BILLIONS OF BUNS FOR BIG MAC ATTACKS.
That all-beef patty, special sauce, lettuce, cheese, pickles and onions wouldn't mean a thing without that sesame seed bun to hold it all together.
Three years after McDonald's signature sandwich was introduced to the masses, company leader Ray Kroc turned the Harold Freund Baking Co. in Glendale, asking them to open a kitchen exclusively for the golden arches.
Freund, which still operates in Glendale, started a new operation called Fresh Start Bakeries to accommodate Kroc.
Thirty years later, the Fresh Start Bakeries operation - which has since been sold - is still churning out Big Mac buns from a 55,000-square-foot facility in Industry. The plant also does Ronald McDonald's baking for the Egg McMuffin sandwiches.
Plant Manager Bob Mitchell says he ``and the clown go a long way.''
The mass bakery operates on the very principles Kroc used to turn a San Bernardino burger stand into an international brand.
In 1954, Kroc, a salesman for a milk shake mixer, stopped into a drive-in restaurant where brothers Dick and Mac McDonald had eight mixers whirring simultaneously.
Kroc seized on the idea of speedy service, bought the restaurant and a year later started the Illinois-based chain famous for having served ``billions and billions'' of burgers.
To that end, Fresh Start, the largest single-purpose bakery in the world, churns out more than 1.5 million pieces of baked goods each day, according to General Manager Rob Crawford.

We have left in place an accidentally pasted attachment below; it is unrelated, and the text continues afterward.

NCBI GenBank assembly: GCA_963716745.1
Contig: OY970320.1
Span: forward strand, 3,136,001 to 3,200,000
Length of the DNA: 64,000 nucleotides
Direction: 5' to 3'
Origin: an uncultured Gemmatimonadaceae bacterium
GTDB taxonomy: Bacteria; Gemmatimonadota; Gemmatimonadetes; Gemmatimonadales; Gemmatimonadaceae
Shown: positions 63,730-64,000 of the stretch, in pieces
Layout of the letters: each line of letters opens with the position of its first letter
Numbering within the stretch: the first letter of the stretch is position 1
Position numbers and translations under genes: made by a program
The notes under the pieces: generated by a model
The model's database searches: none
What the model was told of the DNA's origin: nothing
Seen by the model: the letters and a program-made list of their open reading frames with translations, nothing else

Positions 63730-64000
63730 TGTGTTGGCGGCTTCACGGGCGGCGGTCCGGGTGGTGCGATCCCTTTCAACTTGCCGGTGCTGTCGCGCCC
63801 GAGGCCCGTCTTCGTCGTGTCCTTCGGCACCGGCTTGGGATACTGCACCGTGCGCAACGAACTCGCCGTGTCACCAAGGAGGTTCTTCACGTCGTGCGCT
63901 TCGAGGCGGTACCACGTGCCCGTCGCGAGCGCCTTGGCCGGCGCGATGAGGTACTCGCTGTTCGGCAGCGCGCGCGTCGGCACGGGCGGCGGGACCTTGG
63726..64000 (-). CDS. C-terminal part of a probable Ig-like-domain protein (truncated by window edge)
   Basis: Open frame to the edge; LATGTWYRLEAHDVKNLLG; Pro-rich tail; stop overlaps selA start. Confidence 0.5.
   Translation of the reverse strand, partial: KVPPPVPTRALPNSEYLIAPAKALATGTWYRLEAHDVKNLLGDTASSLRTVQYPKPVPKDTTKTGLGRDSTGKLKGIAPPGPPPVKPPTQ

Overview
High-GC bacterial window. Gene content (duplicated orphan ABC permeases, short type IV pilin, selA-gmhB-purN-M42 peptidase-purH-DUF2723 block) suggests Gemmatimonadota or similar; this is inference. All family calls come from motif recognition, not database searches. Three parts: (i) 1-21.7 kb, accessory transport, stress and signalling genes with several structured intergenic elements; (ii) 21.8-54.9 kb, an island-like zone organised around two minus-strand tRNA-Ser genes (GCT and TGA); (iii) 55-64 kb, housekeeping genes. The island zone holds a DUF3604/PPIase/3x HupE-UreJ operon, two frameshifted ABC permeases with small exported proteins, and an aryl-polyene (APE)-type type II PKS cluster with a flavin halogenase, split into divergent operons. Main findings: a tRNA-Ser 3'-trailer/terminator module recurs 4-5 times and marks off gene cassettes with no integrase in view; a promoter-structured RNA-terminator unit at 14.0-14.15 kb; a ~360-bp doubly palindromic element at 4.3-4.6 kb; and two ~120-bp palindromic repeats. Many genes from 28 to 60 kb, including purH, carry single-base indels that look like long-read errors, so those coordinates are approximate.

To start, a flour mix is fermented. Then following the same bread-making procedures used in any kitchen, it is mixed, divided, cut into dough balls, flattened into pans, left to rise, baked, cooled and sliced. It is also dated and packaged into special trays that protect the baked goods during transport.
``The entire process takes two hours from start to finish,'' Mitchell said.
Within two days of coming out of the massive ovens, the bakery's buns are delivered three times a week to 800 McDonald's from Paso Robles to northern Mexico, Mitchell said. Restaurants elsewhere are supplied by other Fresh Start Bakeries in the U.S., Guatemala, Spain and Sweden, among other places.
The company is not only about bread, but about quality control. The Industry plant's 142 employees check dough weight, coloring, the height and width of buns, even sesame seed coverage.
``I can't go to the grocery without taking a loaf home and looking at the coloring and all that,'' said quality assurance supervisor Patty Loutherback.
For McDonald's, which has 28,000 restaurants serving more than 43 million people a day in 120 countries, quality is more than hyperbole.
Twice a year, Fresh Start and seven other contractors gather to work on new products, such as the recently introduced tortas, and to study the finer points of a burger.
Crawford said it's to make sure ``a Big Mac in New York looks, tastes and smells like a Big Mac you'll get in L.A.''
--Industry-based Fresh Start Bakeries:
--Produces 96,000 buns an hour
--Produces 16,800 English muffins an hour
--Uses 160,000 pounds of flour a day.
Baker Mark Melvin checks McDonald's buns for proper cut, color, size and sesame seed distribution.
Greg Andersen/Staff Photographer
Box: BUN BITES (See text)
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|Publication:||Daily News (Los Angeles, CA)|
|Date:||Jan 14, 2001|
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